Celebrating National Native American Heritage Month at Penn StatePosted on November 3, 2021
This story originally published on Penn State News
UNIVERSITY PARK, Pa. — Penn State student organizations and units at campuses across the commonwealth will be holding events in honor of National Native American Heritage Month, celebrated during the month of November. Here’s a look at some of the events taking place at the University’s campuses. Please check back, as additional events may be added throughout the month.
According to the Library of Congress Native American Heritage Month website, Native American Heritage Month, also known as American Indian and Alaska Native Heritage Month, celebrates the rich and diverse cultures, traditions and histories of the Native people and recognizes the significant contributions of the first Americans.
This recognition began as American Indian Day on the second Saturday of each May. The day was established through a proclamation by the Congress of the American Indian Association’s president on September 28, 1915, and was the first formal appeal for recognition of Indians as citizens. In 1990, then-U.S. President George H.W. Bush approved a joint resolution designating November 1990 “National American Indian Heritage Month.”
Acknowledgement of Land
This past summer, in collaboration with the Indigenous Peoples Student Association (IPSA) and the Indigenous Faculty and Staff Alliance (IFSA), Penn State’s Office of Educational Equity and Office of the President developed a land acknowledgement, a formal, institutional statement that recognizes and respects Indigenous peoples as the original stewards of this land and the enduring relationship between Indigenous peoples and their historic territories, which reads:
The Pennsylvania State University campuses are located on the original homelands of the Erie, Haudenosaunee (Seneca, Cayuga, Onondaga, Oneida, Mohawk, and Tuscarora), Lenape (Delaware Nation, Delaware Tribe, Stockbridge-Munsee), Shawnee (Absentee, Eastern, and Oklahoma), Susquehannock, and Wahzhazhe (Osage) Nations. As a land grant institution, we acknowledge and honor the traditional caretakers of these lands and strive to understand and model their responsible stewardship. We also acknowledge the longer history of these lands and our place in that history.
The Indigenous Peoples’ Student Association is a community of Indigenous students, allies, faculty, and staff at Penn State dedicated to fostering Indigenous student academic success on campus through advancement, promotion, retention, and social activities. IPSA also seeks to meet the needs of the greater Indigenous community by supporting on-campus initiatives related to issues in the American Indian, Alaska Native, Native Hawaiian and Indigenous Pacific Islander communities. For more information check out IPSA on Facebook or email email@example.com.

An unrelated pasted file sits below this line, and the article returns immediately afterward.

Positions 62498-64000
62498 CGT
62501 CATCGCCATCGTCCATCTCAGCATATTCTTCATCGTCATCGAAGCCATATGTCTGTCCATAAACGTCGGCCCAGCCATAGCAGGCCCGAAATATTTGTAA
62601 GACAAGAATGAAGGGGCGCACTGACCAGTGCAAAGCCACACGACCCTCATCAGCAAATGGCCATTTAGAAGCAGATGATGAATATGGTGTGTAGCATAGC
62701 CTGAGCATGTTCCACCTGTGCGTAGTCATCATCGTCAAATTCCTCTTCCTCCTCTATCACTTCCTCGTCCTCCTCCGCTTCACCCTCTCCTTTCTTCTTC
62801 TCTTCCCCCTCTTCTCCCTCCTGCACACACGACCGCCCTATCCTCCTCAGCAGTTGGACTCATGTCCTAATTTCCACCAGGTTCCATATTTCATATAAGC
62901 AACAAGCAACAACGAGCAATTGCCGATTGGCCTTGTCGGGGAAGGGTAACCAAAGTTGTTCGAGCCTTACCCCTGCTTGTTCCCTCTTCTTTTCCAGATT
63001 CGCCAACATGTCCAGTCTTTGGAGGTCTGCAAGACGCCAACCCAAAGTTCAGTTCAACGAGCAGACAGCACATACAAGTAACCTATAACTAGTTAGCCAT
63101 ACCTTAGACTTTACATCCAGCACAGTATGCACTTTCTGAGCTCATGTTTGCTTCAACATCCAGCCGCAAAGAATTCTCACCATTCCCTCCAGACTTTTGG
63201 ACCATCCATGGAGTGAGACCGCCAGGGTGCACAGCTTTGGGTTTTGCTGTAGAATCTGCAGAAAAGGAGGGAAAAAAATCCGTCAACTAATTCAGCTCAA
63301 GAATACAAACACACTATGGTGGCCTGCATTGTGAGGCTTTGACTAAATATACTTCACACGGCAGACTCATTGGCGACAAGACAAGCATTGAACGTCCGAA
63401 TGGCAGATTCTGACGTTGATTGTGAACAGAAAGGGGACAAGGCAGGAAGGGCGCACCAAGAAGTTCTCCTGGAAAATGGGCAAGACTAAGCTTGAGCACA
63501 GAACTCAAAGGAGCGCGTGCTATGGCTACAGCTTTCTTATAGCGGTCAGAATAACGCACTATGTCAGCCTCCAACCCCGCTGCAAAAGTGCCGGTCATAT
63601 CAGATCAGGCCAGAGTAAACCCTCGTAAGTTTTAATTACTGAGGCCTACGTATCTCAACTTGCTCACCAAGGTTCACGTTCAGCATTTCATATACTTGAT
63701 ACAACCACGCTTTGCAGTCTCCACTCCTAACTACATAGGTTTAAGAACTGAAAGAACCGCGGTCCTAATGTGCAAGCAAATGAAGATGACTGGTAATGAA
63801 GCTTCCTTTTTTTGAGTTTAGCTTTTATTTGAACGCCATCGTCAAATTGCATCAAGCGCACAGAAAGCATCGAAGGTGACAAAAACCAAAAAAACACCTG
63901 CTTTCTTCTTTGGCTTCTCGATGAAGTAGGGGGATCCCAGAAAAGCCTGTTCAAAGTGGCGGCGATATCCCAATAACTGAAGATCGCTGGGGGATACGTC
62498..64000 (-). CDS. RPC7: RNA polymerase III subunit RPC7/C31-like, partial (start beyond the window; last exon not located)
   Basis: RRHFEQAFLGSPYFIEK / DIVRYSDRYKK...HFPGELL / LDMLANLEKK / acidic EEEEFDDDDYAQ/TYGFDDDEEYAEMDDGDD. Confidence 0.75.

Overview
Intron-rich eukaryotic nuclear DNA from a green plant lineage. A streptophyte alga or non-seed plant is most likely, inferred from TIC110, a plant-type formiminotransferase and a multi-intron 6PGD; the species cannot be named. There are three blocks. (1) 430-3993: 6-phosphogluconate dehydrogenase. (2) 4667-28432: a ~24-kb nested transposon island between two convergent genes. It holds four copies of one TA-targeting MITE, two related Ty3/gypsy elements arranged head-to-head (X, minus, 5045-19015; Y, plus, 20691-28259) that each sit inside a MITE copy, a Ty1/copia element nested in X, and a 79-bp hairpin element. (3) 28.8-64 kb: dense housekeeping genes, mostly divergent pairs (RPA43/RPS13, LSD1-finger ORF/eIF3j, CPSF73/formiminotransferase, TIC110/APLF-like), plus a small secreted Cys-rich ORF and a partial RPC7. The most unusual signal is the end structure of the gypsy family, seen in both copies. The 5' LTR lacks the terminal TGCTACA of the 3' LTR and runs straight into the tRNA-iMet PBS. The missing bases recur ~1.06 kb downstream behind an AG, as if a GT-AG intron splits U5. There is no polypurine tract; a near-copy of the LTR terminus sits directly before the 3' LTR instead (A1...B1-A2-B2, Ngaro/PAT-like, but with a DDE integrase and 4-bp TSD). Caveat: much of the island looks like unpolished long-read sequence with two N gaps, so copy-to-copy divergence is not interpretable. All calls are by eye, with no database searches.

PENN STATE UNIVERSITY PARK
Centre Film Festival presents “Beans” — Nov. 1-7, online on-demand — The Sustainability Institute at Penn State partnered with the Bellisario College of Communications’ Centre Film Festival to present the film “Beans,” a coming-of-age story of a Mohawk girl set against the Oka Crisis in Canada in 1990 when Mohawk Nation members clashed with Canadian police over a golf course development planned atop sacred indigenous burial grounds. The film is directed by Indigenous filmmaker Tracey Deer and is available to view online on-demand from Nov. 1 to 7, for students, faculty and staff at all Penn State campuses. Learn more about the Centre Film Festival and the movie at https://centrefilm.org and https://intersections.psu.edu/beans. The film screening is free to all participants.
“Food Sovereignty Display and Book Recommendations” — Nov. 1-30 — College of Engineering Library, 3rd Floor Hammond Building
Film Screening: “Sisters Rising” (2020, 59 min.) — Nov. 1-7 — available online on-demand at https://watch.eventive.org/centrefilm2021/live.
Film Screening: “Home From School: The Children of Carlisle” (2021, 60 min.) — Tuesday, Nov. 2, at 7 p.m., State Theatre, 130 W. College Avenue, State College. At 8 p.m. a panel discussion will be held with John Sanchez, Apache, College of Communications; Patrick Littlewolf Brooks, Tuscarora; Julia White Bull, Standing Rock Lakota; Jim Fox, Wikwemikong Unceded First Nations; and Geoff O’Gara. Link: https://www.watch.psu.edu/homefromschool/
Webinar: “New Deals: The Legacies of Colonialism in Infrastructure Development” — Friday, Nov. 5, at 4 p.m. With Andrew Curley, Diné, University of Arizona. Link: https://bit.ly/andrewcurley
Acknowledgement of Land at Penn State University — Tuesday, Nov. 9, at 7 p.m. — Panel discussion with students, staff and faculty from the Indigenous Peoples’ Student Association (IPSA) and the Indigenous Faculty and Staff Alliance (IFSA). Link: https://psu.zoom.us/j/98968784540
Presentation: “How to Become a Good Ally to Indigenous Peoples” — Wednesday, Nov. 10, at 7 p.m. — Paul Guernsey, Lafayette College; Wayne Wapeemukwa, Métis, Department of Philosophy; Hollie Kulago, Diné, College of Education; Georgia C. Ennis, Center for Humanities and Information; and Nicole Peterson, Menominee, College of Nursing. Link: https://psu.zoom.us/j/99790115020
Film Screening: “Searching for Sequoyah” (2021, 57 min.) — Tuesday, Nov. 16, at 6 p.m.; 7 p.m. Panel Discussion — Panel will include: Julie Reed, Cherokee, associate professor, Department History; Joshua B. Nelson, Cherokee, University of Oklahoma; LeAnne Howe, Choctaw, University of Georgia; and Tracy Peterson, Diné, College of Engineering. Link: https://wpsu.psu.edu/native-american-heritage/
Film Screening: “100 Years: One Woman’s Fight for Justice” (2018, 75 min.) — Wednesday, Nov. 17, at 6 p.m.; 7:20 p.m. Panel Discussion — Panel will include: Tracy Peterson, Diné, College of Engineering; Hollie KuIago, Diné, College of Education; and Nicole Peterson, Menominee, College of Nursing. Registration link: https://bit.ly/100YearsPSU